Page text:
Pfizer Vaccine Almost Ready, What Happens Now?

Pfizer Vaccine Almost Ready, What Happens Now?

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Nov. 10 2020, Published 2:31 p.m. ET

Industry giant Pfizer has made impressive strides in their vaccine trail, but life under coronavirus isn’t over yet.

On Monday Pfizer and partner BioTech announced that their vaccine is 90 percent effective. This means that in trials people who had received the shot experienced 90 percent less cases of symptomatic COVID-19 than those who received a placebo. It was initially thought that 60 percent-70 percent was the most likely outcome.

The figures are clearly good news. But there is still more work to be done.

What Happens Next?

Pifzer cannot start distributing the vaccine to the public just yet. The trial is in Phase 3 and they’re still collecting data. According to FDA guidelines, the vaccine cannot progress further until half of the trial participants have been observed for side effects or adverse reactions for two months. In the U.K the vaccine must also be greenlit by regulators before distribution can start. Pzifer believes they will pass the FDA guideline this month.

Governments who purchase the shot will also have to plan extensively for storage and transportation. The formula has to be kept at a cold temperature that a large portion of health centers globally may not be set up for.

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Who Gets The Vaccine?

It is logistically impossible for everyone to be vaccinated at once, and only so many can be made at a time. This of course leads to the question of who will be first in line.

The British government has already published clear guidance on this issue. You can find a clear list of the provisional rankings on the government website. The Joint Committee on Vaccination and Immunisation (JCVI) has examined data on who suffers the worst outcomes from coronavirus and who is at highest risk of death.

  1. Older adults resident in a care home and care home workers1
  2. All those 80 years of age and over, and health and social care workers1
  3. All those 75 years of age and over
  4. All those 70 years of age and over
  5. All those 65 years of age and over
  6. High-risk adults under 65 years of age
  7. Moderate-risk adults under 65 years of age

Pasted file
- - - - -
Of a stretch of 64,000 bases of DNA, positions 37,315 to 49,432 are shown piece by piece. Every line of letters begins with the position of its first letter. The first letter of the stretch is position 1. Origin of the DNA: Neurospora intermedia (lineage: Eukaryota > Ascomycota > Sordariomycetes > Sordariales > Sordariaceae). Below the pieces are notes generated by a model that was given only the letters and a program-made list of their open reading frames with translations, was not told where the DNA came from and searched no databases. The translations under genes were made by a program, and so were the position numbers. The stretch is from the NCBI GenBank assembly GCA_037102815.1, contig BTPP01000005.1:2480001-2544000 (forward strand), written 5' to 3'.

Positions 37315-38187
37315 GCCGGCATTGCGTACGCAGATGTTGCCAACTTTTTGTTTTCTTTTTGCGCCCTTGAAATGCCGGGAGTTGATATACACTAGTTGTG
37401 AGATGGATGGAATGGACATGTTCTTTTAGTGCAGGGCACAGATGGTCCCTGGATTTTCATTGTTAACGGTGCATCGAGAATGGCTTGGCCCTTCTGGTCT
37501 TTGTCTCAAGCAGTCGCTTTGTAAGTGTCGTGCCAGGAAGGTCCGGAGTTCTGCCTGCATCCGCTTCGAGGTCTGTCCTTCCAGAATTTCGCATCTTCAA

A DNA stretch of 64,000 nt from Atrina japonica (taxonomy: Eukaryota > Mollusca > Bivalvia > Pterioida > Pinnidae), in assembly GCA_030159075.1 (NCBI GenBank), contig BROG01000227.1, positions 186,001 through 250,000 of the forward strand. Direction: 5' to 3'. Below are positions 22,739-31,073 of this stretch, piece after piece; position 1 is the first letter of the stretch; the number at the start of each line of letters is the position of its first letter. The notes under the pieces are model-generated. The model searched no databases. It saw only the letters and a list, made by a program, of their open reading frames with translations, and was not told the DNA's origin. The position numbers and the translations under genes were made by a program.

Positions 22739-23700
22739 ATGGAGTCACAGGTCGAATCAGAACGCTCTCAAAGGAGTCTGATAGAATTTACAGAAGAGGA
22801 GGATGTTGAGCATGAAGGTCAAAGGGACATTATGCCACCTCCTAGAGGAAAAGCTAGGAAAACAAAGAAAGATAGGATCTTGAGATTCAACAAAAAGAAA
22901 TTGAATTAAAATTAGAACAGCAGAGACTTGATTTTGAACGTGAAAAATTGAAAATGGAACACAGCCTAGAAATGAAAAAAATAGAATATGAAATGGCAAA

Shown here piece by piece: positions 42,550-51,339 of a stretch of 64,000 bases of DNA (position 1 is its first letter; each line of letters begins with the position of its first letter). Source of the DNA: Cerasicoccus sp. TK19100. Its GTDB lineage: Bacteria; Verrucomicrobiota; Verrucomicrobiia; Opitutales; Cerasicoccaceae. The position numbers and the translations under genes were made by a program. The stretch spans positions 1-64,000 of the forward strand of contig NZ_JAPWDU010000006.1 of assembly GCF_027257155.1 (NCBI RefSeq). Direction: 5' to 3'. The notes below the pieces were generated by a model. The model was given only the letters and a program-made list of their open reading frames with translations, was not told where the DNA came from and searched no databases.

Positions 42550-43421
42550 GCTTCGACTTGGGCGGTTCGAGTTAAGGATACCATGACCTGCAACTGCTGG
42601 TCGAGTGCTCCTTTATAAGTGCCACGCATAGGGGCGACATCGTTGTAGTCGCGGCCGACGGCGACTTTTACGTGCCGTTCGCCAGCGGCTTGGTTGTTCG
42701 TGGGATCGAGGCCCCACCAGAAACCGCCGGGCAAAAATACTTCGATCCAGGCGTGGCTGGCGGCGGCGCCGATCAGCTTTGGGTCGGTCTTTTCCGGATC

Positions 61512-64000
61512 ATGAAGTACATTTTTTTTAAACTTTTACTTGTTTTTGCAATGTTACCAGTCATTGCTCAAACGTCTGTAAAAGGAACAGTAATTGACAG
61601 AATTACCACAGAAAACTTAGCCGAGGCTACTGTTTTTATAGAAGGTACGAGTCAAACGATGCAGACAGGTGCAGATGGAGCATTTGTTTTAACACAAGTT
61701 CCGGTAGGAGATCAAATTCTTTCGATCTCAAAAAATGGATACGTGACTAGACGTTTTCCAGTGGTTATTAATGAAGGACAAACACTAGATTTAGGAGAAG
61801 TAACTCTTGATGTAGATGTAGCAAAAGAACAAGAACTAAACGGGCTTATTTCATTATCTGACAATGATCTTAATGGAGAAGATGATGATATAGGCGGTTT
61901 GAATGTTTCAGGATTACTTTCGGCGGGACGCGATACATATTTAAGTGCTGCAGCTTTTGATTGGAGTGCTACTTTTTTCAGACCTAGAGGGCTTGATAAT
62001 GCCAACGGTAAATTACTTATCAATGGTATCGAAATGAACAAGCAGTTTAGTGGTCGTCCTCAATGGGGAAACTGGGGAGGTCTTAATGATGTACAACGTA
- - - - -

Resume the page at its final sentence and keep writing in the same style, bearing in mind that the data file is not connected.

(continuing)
8. All those 60 years of age and over
  9. All those 55 years of age and over
  10. All those 50 years of age and over
  11. Rest of the population (priority to be determined)
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However for U.S, the guideline is less clear. The CDC has a page for frequently asked questions about the vaccine. One of which is “Will there be enough vaccine for everyone?” The answer states that there may be a limited supply at first. But to combat this the government has been investing in manufactures to make as much of it as possible. The decision of who first appears not to have been made yet.

Does This Mean Life Will Go Back To Normal?

The most common answer seems to be…not quite. David Nabarro, from Imperial College London said “Life will go back to a new normal, and we’re not there yet.” He also emphasized that it is important to still follow the rules for stopping the spread.

The vaccine is not yet 100 percent effective, and although it reduces symptomatic cases, we don’t know that it combats the most serious cases. Michael Osterholm, director of the University of Minnesota’s Center for Infectious Diseases Research and Policy said, “for a vaccine to really have maximal impact, it’s going to have to also reduce severe illness and death. And we just don’t know yet.”

Even once the vaccine is ready, distribution will be a massive logistical challenge that will take time. Not everyone will be able to get it at once, so those waiting will still need to live cautiously. And of course, vaccines are effective when they are widespread, but not everyone is on board. The World Health Organization named vaccine hesitancy as one of the top ten health issues facing the world in 2019. Already there is data to suggest that people will opt out of getting the shot due to fear and misinformation.

The progress on the vaccine is a remarkable scientific achievement. It is a breakthrough in the fight against COVID-19, but it’s not the end of the fight.

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